After travelling with son Daniel all over the country to over 50 meetings last year, Parker is more qualified than most to understand the dedication that’s required by the drivers and their support teams. It meant that Martyn focussed his own racing mainly on the local shale tracks, while tending to his son’s two cars – one for shale and one for tarmac. The effort that’s put in makes the rewards that come along all the sweeter.

“Yeah, he did 50 meetings last year and Daniel was doing the racing, but who’s driving the lorry and doing all the backing up? That’s me, isn’t it! You know, me and my brother [former racer, Nigel]. If I was racing, that would come down to my brother a bit more and obviously myself. I can’t personally keep driving the lorry and racing at the same time – like Saturday night, we had three races, then we had the final, and then after it all finished, I’m in the driving seat driving home, and my brother and Daniel are fast asleep!” he chuckled.

“A lot of people in the pits last night, they were very pleased for us, because they can see what you put it. Most people who do this racing, they know what you’ve got to put in to get the results.”

With new cars in build, the Parkers haven’t travelled quite so much so far in 2015, but they’ll be picking it up again once the new motors are on stream.

“I’ve got a new car coming out,” confirmed Martyn. “I've got the shell on the top of it; I’ve just got to stick the engine in it and get it painted and what have you. We’ll get that nice [St George’s] flag on the roof and that’ll be nice.

“We've been trying to do two cars because [Daniel’s] got a new car coming as well, which is his new tarmac car. So that’s been the problem really – the racing is so thick and fast, and the problem is if you’ve got a shale car, you need a tarmac car. We had a King’s Lynn and then we had a Skegness [a fortnight ago] – if you’ve got one car, you’ve got to change all the spring settings, you’ve got to change the car over from shale to tarmac, plus you’ve got to do the work on that car that Saturday night if you’ve got any damage. You just physically run out of time. That’s why last year Daniel did more tarmac racing because he had two cars. The car he’s using now is his tarmac car from last year. He’s obviously now stuck it on shale but he hopefully should be doing some more tarmac racing once we get his car done.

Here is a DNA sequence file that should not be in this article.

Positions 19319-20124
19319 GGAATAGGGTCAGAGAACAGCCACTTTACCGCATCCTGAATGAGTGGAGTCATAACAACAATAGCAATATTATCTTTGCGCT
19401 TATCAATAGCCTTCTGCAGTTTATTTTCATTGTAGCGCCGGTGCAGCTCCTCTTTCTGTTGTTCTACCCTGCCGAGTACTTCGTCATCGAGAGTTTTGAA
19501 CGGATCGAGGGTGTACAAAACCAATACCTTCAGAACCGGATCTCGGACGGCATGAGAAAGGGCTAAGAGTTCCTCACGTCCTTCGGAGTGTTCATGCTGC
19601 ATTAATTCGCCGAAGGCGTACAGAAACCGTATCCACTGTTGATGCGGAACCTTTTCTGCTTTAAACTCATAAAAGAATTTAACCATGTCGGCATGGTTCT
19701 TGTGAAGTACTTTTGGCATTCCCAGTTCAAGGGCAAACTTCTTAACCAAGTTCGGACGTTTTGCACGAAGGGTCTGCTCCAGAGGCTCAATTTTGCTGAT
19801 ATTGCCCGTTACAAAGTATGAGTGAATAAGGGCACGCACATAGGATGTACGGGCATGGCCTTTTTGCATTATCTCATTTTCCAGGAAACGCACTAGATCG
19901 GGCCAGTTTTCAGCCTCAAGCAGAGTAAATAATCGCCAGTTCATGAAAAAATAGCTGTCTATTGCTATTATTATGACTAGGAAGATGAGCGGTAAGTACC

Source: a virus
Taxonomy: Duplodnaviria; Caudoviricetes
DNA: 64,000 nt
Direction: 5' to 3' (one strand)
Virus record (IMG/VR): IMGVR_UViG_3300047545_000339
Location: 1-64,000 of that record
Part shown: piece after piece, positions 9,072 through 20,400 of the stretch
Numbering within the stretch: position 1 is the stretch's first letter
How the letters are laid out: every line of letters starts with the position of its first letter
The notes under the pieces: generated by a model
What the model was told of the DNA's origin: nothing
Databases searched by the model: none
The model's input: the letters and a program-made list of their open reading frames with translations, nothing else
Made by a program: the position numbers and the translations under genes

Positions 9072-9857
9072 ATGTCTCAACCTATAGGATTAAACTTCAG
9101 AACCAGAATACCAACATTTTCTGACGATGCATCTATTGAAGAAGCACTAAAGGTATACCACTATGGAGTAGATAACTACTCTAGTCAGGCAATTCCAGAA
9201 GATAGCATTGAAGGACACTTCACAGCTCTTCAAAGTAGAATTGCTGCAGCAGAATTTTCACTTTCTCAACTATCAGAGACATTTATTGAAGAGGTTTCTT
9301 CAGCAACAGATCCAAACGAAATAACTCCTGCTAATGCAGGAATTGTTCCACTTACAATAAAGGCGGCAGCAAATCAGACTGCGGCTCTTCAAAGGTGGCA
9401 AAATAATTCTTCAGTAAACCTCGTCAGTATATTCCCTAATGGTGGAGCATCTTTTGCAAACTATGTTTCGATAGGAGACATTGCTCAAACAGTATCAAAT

“If I did tarmac racing as well, that’s even more work. There’s only my brother, me and Daniel, so there’s three of us and that’s a lot of work. People don’t realise how much time you have to put into these cars. You can get away with a little bit on shale because it’s a bit unpredictable, but when you’re on tarmac, that car has got to be spot on. If you aren’t spot on with the springs and the set-up and the tyres, you might as well leave it on the trailer and don’t bother going. If you get a big meeting and have time to [prepare], you can do it. But when you’re racing on the Saturday night and then you’re racing on the Sunday, you just don’t get time.”

Don’t let that give you the impression that Parker doesn’t love the sport though. It’s that kind of dedication that proves just how much he does still enjoy it, more than 30 years after his first trophy finish in the English Championship. Following a long layoff when brother Nigel raced more regularly – winning the White & Yellow Grade Series Final here in 2005, among other things – the bug really came back for Martyn when Daniel had a spell on the sidelines during his English Championship reign, two years ago.

“The only reason I came back into stock car racing is because Daniel broke his foot,” he said. “My brother was sort of at a loose end, because he liked the racing. So I thought I’d go in it. I think there was one at Coventry and we like going there. So I thought I’d give it a go and I got hooked again!